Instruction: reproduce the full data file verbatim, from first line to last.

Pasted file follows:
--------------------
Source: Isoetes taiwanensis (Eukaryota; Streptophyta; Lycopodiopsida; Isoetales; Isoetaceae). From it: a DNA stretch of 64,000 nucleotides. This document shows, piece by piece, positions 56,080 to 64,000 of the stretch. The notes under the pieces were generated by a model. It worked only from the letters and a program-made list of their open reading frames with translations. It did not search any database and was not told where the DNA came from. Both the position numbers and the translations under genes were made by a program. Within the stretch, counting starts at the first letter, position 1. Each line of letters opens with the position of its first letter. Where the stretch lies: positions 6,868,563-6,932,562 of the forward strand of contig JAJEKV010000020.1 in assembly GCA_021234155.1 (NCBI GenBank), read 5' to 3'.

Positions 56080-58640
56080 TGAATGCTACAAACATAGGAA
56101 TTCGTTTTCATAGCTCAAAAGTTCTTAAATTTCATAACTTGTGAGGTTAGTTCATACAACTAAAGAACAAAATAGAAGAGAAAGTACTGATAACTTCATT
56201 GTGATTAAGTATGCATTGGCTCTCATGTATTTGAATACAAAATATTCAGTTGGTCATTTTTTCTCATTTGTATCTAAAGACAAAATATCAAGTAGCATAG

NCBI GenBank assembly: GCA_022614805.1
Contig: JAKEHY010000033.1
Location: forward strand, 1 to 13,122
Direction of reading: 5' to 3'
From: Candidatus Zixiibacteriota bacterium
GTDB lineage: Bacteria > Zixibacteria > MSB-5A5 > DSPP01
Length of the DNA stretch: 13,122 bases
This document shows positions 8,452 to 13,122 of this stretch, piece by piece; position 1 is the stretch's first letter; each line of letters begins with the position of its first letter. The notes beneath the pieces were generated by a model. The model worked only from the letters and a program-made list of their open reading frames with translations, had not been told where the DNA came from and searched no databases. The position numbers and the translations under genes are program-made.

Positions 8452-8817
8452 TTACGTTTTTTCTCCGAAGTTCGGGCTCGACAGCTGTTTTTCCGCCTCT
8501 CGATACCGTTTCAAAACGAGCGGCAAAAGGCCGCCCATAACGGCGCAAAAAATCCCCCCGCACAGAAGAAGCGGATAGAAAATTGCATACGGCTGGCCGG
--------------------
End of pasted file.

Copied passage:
Source: Isoetes taiwanensis (Eukaryota; Streptophyta; Lycopodiopsida; Isoetales; Isoetaceae). From it: a DNA stretch of 64,000 nucleotides. This document shows, piece by piece, positions 56,080 to 64,000 of the stretch. The notes under the pieces were generated by a model. It worked only from the letters and a program-made list of their open reading frames with translations. It did not search any database and was not told where the DNA came from. Both the position numbers and the translations under genes were made by a program. Within the stretch, counting starts at the first letter, position 1. Each line of letters opens with the position of its first letter. Where the stretch lies: positions 6,868,563-6,932,562 of the forward strand of contig JAJEKV010000020.1 in assembly GCA_021234155.1 (NCBI GenBank), read 5' to 3'.

Positions 56080-58640
56080 TGAATGCTACAAACATAGGAA
56101 TTCGTTTTCATAGCTCAAAAGTTCTTAAATTTCATAACTTGTGAGGTTAGTTCATACAACTAAAGAACAAAATAGAAGAGAAAGTACTGATAACTTCATT
56201 GTGATTAAGTATGCATTGGCTCTCATGTATTTGAATACAAAATATTCAGTTGGTCATTTTTTCTCATTTGTATCTAAAGACAAAATATCAAGTAGCATAG

NCBI GenBank assembly: GCA_022614805.1
Contig: JAKEHY010000033.1
Location: forward strand, 1 to 13,122
Direction of reading: 5' to 3'
From: Candidatus Zixiibacteriota bacterium
GTDB lineage: Bacteria > Zixibacteria > MSB-5A5 > DSPP01
Length of the DNA stretch: 13,122 bases
This document shows positions 8,452 to 13,122 of this stretch, piece by piece; position 1 is the stretch's first letter; each line of letters begins with the position of its first letter. The notes beneath the pieces were generated by a model. The model worked only from the letters and a program-made list of their open reading frames with translations, had not been told where the DNA came from and searched no databases. The position numbers and the translations under genes are program-made.

Positions 8452-8817
8452 TTACGTTTTTTCTCCGAAGTTCGGGCTCGACAGCTGTTTTTCCGCCTCT
8501 CGATACCGTTTCAAAACGAGCGGCAAAAGGCCGCCCATAACGGCGCAAAAAATCCCCCCGCACAGAAGAAGCGGATAGAAAATTGCATACGGCTGGCCGG